So without further ado....
ROLL DE TASSA!!!!!!!!!!!!!!!!!!!!!!!!!!!!!!!!!
I'M OFFICIALLY STAYING FOR A THIRD YEAR IN GUYANA! WHOOOOOOOOOHOOOOOOOO!!!!!!!!!!
As I sit here on this cool and somewhat cloudy Saturday morning in February, I'm reflective and grateful. These past 6 months have been a blur. School days, sports, holidays, projects, friends, a closing conference, and decisions surrounded me and still do. I can genuinely say that my time here has gone by in the blink of an eye. There have been many ups and downs, obstacles and accomplishments, tears and laughter but most of all there have been memories.
The purpose of a Peace Corps Volunteer is not, however, to solely improve his/her community but to also improve the lives of others, and in turn improve their own life. I can say with confidence that I have improved the life of at least one person while here in Guyana and can only hope that I've touched the lives of others the way they have touched mine. This being said, I have had the unique opportunity to be involved with a branch of Lion's Club and their impacting project of a free community-based eye clinic. Yes, I said free. Of course we all know if we paid attention in high school economics that there is "no free lunch" meaning simply that even if YOU get a free lunch, someone somewhere else has paid for the bag you're eating it from, or the farmer has paid to grow the items inside the sandwich you're munching on; in essence, even if you get it for free, it's not free for someone else who has provided it to you. But, that's not the point...I digress.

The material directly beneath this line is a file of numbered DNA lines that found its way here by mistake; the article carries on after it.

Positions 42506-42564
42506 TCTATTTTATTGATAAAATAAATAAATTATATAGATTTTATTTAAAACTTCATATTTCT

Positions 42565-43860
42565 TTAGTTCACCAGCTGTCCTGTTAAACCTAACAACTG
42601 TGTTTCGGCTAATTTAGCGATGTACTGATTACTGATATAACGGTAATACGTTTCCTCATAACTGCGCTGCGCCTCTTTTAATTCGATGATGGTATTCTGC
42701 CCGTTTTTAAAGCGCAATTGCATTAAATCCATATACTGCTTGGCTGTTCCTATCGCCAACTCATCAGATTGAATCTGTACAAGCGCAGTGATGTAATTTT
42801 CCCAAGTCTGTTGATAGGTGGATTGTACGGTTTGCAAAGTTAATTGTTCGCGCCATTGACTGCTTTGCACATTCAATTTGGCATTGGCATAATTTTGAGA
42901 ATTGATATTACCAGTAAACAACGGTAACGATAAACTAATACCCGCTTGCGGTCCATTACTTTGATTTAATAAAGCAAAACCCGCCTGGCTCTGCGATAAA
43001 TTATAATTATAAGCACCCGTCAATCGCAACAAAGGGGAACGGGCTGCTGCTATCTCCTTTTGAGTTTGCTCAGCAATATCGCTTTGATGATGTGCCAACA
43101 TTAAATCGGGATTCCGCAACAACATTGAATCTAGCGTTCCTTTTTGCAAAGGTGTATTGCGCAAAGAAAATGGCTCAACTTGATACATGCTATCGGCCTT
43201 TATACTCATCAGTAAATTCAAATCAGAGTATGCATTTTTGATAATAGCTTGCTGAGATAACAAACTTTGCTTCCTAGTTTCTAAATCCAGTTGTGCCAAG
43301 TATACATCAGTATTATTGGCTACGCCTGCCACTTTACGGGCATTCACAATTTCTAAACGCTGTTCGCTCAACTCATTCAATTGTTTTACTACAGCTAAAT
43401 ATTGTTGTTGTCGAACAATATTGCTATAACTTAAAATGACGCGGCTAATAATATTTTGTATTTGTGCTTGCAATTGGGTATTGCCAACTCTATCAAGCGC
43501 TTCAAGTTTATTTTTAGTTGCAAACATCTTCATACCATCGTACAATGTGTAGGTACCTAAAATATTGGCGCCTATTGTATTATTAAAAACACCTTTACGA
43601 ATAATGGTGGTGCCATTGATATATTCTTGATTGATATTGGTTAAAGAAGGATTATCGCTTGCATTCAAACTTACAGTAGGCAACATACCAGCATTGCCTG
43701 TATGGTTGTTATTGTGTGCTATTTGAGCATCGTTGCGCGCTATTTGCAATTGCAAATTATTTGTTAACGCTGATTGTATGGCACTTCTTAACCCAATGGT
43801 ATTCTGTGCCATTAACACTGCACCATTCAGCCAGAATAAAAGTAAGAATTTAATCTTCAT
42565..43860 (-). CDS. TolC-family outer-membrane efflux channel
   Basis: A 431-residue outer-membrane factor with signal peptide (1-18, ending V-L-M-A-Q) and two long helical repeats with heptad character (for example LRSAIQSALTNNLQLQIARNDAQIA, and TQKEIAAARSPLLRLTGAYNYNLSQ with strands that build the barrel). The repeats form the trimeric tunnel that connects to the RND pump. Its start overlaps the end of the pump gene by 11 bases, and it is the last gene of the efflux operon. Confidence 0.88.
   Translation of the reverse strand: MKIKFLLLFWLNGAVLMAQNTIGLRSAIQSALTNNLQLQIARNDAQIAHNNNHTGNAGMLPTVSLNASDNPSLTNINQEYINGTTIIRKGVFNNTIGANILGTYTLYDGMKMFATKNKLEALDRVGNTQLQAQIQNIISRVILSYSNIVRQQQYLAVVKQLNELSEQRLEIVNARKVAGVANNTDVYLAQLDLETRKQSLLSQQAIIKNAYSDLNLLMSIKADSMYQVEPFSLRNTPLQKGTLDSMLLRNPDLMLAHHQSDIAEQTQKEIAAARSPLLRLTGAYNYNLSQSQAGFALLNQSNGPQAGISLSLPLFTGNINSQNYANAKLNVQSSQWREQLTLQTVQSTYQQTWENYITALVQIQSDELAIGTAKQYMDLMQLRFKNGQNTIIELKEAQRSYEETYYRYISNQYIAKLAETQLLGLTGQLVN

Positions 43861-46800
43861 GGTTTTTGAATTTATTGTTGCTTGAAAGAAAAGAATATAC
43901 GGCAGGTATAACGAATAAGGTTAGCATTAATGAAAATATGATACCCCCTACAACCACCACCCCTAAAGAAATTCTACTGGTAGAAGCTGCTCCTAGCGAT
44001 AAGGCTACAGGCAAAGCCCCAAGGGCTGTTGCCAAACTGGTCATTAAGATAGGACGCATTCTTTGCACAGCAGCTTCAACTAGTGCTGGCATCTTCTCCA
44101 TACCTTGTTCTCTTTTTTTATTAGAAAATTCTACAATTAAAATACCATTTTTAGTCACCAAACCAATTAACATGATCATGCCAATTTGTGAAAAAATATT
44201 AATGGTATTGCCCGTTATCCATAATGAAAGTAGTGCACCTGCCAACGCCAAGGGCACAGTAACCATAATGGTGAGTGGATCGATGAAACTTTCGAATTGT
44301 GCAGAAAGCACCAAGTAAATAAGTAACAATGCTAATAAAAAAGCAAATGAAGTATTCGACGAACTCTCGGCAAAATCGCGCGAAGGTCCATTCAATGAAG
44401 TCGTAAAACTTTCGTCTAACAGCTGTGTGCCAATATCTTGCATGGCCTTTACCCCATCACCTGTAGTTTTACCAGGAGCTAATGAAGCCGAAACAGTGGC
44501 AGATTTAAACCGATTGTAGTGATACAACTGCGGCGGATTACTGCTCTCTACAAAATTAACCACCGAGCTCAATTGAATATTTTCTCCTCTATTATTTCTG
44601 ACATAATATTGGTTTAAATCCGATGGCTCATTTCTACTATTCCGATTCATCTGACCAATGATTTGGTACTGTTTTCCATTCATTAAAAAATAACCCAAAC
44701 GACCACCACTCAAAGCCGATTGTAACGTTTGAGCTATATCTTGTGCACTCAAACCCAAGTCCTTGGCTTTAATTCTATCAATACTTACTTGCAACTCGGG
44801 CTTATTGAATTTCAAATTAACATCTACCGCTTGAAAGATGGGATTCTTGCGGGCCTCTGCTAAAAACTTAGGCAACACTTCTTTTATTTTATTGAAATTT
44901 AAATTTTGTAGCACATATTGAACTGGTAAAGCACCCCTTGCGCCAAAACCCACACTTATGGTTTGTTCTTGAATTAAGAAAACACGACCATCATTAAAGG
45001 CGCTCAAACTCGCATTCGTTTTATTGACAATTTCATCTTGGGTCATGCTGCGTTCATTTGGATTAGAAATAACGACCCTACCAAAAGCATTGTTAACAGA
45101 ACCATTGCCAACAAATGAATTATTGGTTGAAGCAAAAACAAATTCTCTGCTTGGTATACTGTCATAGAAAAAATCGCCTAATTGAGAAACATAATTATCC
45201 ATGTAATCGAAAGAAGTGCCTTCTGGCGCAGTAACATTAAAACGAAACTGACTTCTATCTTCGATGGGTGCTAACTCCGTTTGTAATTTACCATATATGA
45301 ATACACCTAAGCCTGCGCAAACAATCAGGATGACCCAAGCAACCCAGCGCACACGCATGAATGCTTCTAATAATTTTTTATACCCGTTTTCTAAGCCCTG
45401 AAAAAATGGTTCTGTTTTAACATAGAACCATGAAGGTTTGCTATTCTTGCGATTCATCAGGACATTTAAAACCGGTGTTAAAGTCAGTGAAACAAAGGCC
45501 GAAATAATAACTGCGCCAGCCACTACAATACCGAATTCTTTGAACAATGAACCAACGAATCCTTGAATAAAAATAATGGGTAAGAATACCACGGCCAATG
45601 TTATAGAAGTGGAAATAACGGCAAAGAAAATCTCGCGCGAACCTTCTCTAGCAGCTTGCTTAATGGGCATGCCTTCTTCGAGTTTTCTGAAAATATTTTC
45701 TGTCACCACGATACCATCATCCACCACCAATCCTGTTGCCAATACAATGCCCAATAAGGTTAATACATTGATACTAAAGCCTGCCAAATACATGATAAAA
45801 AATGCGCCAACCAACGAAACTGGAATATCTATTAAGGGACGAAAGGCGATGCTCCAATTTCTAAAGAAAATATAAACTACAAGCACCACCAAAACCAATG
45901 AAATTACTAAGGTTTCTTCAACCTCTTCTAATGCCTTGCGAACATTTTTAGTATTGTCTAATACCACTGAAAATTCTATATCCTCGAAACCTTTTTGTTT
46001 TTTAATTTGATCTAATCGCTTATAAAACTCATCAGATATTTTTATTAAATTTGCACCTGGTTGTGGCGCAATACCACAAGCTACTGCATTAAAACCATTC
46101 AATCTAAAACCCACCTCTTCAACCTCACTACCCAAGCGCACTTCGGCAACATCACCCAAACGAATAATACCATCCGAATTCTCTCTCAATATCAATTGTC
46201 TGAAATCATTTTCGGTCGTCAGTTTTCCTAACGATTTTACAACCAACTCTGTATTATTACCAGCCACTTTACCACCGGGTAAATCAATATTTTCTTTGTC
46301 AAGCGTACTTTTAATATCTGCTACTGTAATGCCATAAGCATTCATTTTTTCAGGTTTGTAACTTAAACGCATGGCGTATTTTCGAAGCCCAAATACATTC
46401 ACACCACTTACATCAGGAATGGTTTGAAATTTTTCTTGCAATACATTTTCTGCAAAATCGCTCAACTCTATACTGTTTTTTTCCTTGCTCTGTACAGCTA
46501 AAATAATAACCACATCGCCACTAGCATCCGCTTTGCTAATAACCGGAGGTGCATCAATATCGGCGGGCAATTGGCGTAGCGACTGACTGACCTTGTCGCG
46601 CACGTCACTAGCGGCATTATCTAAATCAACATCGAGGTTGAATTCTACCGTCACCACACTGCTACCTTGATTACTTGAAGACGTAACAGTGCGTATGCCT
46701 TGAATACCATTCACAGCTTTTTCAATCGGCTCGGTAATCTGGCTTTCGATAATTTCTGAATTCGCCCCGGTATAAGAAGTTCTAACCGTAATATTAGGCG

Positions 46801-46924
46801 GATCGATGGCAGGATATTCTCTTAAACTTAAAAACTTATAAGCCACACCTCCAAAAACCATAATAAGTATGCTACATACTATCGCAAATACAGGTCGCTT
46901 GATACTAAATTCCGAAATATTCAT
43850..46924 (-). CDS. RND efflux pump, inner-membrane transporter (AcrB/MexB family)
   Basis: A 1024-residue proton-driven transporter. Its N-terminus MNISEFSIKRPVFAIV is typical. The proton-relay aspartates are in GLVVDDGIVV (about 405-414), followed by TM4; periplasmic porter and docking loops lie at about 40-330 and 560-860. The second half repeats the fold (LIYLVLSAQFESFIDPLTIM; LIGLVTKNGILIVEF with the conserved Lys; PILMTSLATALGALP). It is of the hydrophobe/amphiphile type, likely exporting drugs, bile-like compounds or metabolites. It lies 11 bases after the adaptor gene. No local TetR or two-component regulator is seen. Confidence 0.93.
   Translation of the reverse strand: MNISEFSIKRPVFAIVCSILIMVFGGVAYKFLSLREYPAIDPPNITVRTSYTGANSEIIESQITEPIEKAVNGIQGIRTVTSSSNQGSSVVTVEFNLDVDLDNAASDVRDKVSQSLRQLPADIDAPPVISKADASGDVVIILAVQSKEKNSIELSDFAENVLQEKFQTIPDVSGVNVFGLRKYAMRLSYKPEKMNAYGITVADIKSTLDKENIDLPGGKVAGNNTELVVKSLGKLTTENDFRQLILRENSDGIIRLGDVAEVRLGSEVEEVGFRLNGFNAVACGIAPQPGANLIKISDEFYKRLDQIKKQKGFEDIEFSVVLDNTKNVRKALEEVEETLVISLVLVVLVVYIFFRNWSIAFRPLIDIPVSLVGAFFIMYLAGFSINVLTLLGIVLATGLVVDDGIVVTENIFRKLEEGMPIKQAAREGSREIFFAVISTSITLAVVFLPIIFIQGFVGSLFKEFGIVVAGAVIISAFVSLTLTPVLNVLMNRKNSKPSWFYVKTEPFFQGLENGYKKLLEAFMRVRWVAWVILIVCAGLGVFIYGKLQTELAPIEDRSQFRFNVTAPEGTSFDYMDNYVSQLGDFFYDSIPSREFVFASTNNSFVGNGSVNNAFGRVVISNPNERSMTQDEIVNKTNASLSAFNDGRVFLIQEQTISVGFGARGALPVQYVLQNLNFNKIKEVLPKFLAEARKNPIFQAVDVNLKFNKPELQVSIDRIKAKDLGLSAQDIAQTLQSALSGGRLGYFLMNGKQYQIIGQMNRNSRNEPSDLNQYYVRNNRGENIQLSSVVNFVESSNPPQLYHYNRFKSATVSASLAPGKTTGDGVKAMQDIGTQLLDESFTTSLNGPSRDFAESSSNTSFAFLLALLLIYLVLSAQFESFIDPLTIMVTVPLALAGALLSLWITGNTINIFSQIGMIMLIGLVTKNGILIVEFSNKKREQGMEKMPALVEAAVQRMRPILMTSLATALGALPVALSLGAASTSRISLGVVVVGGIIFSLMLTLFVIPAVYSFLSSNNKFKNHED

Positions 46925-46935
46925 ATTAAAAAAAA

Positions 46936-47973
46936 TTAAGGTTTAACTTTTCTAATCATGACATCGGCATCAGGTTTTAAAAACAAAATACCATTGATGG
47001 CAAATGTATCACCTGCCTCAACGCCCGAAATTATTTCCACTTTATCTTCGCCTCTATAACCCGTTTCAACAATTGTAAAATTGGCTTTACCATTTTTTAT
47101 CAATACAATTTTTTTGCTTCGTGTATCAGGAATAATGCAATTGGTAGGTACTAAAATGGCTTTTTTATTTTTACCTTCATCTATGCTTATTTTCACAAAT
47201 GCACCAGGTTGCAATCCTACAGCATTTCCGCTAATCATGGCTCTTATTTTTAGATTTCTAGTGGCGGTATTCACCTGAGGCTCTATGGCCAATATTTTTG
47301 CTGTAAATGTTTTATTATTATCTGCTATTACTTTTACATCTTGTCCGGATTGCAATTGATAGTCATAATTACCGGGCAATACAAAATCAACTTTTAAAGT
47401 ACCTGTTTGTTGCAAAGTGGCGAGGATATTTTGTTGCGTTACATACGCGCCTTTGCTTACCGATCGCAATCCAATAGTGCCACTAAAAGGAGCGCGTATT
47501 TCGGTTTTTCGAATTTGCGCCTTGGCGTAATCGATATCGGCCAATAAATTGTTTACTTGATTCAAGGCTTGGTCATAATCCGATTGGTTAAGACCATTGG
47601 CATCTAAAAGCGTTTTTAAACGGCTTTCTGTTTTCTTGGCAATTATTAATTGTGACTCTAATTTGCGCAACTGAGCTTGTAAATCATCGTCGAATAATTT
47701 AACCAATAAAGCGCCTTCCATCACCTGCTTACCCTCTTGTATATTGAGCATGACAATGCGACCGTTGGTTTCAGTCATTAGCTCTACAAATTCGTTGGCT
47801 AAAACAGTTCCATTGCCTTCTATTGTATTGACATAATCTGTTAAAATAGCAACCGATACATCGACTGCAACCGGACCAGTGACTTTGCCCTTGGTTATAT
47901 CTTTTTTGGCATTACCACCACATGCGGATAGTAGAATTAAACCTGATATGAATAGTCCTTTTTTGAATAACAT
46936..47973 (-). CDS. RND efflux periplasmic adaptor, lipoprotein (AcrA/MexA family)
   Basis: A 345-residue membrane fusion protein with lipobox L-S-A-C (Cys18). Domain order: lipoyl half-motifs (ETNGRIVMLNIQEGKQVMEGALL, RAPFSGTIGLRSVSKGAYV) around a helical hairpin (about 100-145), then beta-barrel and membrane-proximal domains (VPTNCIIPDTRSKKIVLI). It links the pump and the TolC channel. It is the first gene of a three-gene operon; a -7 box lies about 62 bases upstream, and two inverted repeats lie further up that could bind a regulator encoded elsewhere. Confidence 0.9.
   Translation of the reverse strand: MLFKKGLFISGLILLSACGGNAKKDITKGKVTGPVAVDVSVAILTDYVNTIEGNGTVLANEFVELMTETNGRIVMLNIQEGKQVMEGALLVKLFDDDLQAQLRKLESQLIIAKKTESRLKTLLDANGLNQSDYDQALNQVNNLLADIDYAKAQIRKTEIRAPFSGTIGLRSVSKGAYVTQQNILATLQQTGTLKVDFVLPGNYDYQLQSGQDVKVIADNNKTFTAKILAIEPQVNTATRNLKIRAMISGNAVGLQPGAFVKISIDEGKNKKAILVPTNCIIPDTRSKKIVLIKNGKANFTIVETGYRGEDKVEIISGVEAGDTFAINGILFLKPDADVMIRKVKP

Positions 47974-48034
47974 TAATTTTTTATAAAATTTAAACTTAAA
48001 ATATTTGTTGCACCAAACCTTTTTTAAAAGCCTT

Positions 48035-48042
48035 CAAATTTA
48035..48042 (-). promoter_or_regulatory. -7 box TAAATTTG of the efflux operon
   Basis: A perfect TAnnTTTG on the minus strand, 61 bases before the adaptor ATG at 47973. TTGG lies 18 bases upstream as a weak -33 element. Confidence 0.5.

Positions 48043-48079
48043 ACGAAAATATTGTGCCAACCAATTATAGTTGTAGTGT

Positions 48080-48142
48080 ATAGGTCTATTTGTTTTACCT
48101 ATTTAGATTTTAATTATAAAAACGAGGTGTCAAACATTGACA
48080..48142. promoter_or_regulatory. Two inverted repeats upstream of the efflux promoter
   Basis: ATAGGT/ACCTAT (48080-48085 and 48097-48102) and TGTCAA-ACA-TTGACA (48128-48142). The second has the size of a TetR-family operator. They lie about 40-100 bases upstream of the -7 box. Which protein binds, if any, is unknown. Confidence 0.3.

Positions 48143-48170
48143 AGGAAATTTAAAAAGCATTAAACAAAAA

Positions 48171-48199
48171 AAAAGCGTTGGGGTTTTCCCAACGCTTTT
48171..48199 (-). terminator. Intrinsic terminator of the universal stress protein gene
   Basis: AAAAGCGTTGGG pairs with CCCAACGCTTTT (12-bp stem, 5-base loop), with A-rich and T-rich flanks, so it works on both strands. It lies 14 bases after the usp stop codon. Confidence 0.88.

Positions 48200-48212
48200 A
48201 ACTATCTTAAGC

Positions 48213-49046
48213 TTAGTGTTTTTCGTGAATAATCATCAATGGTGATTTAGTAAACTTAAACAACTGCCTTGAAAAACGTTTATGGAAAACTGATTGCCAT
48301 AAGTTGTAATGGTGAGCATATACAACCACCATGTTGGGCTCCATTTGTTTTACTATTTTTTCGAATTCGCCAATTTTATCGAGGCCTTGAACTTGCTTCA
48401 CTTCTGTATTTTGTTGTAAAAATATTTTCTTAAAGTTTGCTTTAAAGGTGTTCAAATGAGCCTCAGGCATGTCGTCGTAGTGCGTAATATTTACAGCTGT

Every year (for at least the past 2 years that I know of, maybe more before I came) a group of Lion's Club members and some of their friends and/or colleagues come en masse from Canada (in collaboration with the Lion's Club members of Guyana) to a part of Guyana (for security and safety reasons, this location information is confidential) and proceed to set up and provide free eye exams, free reading and/or prescription spectacles, free diabetes and blood pressure (and more) check-ups, and overall a free chance to see without any strings attached. The first time I had the honor of engaging in this week-long activity was in November of 2009. I'll admit I was a little hesitant to spend a week with a bunch of Canadian doctors that I did not know, but the second I was introduced to one I knew in an instant that these extraordinary people were more than just doctors.